Note: In May, I wrote about why companies that are providing a larger set of services and products to their clients might want to be thinking in terms of mini-ecosystems. This required something more than ordinary partner arrangements. Imagine my surprise when I was contacted by Matt Bray, who had built just that — a mini-ecosystem in Europe around Xactly, one of the leaders in sales compensation. I asked Matt, who is the director of Strategic Alliances for Xactly in EMEA, if he would tell his story so you can see what they did and get a few hints on what to do. Take it away, Matt.
It’s been an amazing summer for sports: Formula One Grand Prix, Soccer Euro 2016 Championship, Wimbledon lawn tennis, Tour de France, and finishing with the Rio Olympics. As an avid sports enthusiast, I look at all our athletes in admiration, representing their country (or team), aspiring to be at the pinnacle of their game to ensure at the right moment they perform, when it matters, their best. Take the Tour de France, for example. July 2 marked the beginning of the 103rd Tour de France, where 219 cyclists set off to compete across 21 stages, tackling a total distance of 3,535 kilometers, bringing them to Champs Elysees in Paris in just 22 days. Chris Froome, from Team Sky, triumphed — gaining the prestige of winning the yellow jersey, €2.72 million, and their names engraved on the epitaphs of cycling history.
The similarities between Team Sky investing in their athletes and business leaders investing in sales employees are undeniable.
Navigating challenging terrain
Tech savvy millennials are increasing their impact on the workforce. Ninety percent of the world’s data has been generated in the last two years alone, and 57 percent of buying decisions are made before the customer even talks to a supplier. The boom in Platform-as-a-Service (PaaS) automation adoption is thriving. Salesforce, Microsoft Azure, Oracle Cloud, and SAP HANA are enabling communities and ecosystems of business applications to interact across a single secure cloud-connected environment.
Consequently, understanding the market, keeping up with customers’ requirements, adopting mobile-friendly business intelligence, and delivering fingertip on-demand solutions wrapped in culture, values, and leadership are unquestionably today’s expectations. Our world is experiencing a revolution in digital transformation, people, and disruption, and to win a symbiotic relationship between customer and supplier is at the heart of it all.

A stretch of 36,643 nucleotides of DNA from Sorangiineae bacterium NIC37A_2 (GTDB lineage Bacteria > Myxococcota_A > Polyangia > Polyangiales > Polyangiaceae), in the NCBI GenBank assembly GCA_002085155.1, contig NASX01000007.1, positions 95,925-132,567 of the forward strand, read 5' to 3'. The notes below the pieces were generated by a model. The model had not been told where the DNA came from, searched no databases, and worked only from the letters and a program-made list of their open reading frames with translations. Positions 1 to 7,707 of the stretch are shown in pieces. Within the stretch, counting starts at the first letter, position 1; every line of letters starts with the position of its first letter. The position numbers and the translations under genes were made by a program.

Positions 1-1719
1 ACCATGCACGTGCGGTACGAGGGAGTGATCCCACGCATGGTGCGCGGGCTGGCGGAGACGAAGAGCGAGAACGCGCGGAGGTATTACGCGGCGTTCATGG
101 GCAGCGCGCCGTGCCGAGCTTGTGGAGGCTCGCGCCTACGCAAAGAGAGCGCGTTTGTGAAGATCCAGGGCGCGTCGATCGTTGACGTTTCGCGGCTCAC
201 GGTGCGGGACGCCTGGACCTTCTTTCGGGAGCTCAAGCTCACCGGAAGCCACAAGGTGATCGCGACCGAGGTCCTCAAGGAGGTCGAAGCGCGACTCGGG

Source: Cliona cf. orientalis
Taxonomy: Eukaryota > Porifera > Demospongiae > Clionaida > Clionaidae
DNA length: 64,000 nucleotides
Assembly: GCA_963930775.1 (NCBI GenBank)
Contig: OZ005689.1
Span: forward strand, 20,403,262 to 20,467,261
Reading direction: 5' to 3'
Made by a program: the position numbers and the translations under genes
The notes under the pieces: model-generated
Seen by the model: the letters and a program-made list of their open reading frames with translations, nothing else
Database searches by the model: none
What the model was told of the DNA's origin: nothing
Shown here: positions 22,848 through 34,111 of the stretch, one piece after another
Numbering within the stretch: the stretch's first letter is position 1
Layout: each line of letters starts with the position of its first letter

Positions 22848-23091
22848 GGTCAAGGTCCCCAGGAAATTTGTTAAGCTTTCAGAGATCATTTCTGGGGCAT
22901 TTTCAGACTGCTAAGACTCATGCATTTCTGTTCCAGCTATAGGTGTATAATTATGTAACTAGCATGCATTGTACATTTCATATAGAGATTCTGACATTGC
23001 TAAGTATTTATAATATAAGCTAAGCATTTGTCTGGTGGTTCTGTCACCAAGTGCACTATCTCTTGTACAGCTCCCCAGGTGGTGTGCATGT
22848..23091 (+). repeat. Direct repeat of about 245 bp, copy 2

No wonder then when I speak with our own sales athletes at Xactly, those who win agree their mindset is to challenge, as well as to be faster, slicker, and smarter than the competition while always positioning with confidence the right solution at the right time for the customer. It’s a delicate balance of belief, technology, and business investment.
Early in 2015, over a Speckled Hen ale (or two), I chewed the fat with my good friend Richard Goodall (founder of InvoiceIT, which was acquired by SteelBrick and is now Salesforce CPQ et al). Our debate: accelerate lead/quote-to-cash digital transformation to empower sales. We were both perplexed that some off-platform digital suppliers were offering independent applications –including contract management, CPQ, ICM, quota management, etc., — and spinning a one-fits-all “best-in-class” lead/quote-to-cash-branded message.
The reality was these digital suppliers were born out of acquisition, branded disconnected products, and services of mixed ability (marketed as integrated), with in-house sales agendas that didn’t marry corporate goals of their own business. They were disconnected in business culture, digital technology, and deliverables sold. Why would customers want to take a broad mix of digital applications across lead/quote-to-cash, confined to the development dollars of one supplier off-platform with an inability to integrate or scale? It made no sense.
And here it was, over our Speckled Hen, that “Project Unite” was born. Following a thorough Go-To-Market deep-dive with Ed Ball, director at ISV EMEA Salesforce, the plan was formulated and objectives simplified: